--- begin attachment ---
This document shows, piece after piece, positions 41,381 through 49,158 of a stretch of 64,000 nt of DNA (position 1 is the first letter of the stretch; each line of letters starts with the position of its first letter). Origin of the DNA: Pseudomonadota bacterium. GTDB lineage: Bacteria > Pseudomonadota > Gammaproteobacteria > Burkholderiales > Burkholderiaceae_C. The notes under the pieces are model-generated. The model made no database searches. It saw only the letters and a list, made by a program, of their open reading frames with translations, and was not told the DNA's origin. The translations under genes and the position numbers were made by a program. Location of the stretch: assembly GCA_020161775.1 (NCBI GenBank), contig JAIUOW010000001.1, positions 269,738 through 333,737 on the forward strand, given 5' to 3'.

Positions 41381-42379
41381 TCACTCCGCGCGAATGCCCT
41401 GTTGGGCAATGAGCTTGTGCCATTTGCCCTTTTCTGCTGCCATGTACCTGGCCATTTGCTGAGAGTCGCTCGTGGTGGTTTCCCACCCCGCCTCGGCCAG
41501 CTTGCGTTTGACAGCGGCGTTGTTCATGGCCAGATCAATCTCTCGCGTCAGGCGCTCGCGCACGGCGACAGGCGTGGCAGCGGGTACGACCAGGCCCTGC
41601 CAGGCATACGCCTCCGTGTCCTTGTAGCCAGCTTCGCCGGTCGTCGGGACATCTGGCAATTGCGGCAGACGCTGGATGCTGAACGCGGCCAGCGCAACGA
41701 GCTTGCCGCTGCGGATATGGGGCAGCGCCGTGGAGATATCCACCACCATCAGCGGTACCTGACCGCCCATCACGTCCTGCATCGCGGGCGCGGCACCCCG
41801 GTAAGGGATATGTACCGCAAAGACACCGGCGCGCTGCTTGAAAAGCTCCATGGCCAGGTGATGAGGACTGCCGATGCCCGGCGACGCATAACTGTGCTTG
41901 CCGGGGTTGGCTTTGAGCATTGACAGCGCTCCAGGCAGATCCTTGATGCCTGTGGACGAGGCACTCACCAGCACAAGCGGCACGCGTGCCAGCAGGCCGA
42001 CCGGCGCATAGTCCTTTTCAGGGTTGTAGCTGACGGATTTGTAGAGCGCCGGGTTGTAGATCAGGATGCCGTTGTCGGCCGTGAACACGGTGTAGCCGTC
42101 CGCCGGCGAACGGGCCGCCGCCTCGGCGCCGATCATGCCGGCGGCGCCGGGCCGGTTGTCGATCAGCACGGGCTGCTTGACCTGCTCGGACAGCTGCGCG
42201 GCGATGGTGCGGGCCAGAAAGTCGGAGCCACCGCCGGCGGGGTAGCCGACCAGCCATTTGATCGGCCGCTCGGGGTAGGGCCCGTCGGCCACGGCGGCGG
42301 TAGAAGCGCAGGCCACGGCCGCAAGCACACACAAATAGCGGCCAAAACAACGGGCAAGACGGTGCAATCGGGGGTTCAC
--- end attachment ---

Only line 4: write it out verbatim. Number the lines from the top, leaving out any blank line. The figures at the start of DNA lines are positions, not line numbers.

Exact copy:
41401 GTTGGGCAATGAGCTTGTGCCATTTGCCCTTTTCTGCTGCCATGTACCTGGCCATTTGCTGAGAGTCGCTCGTGGTGGTTTCCCACCCCGCCTCGGCCAG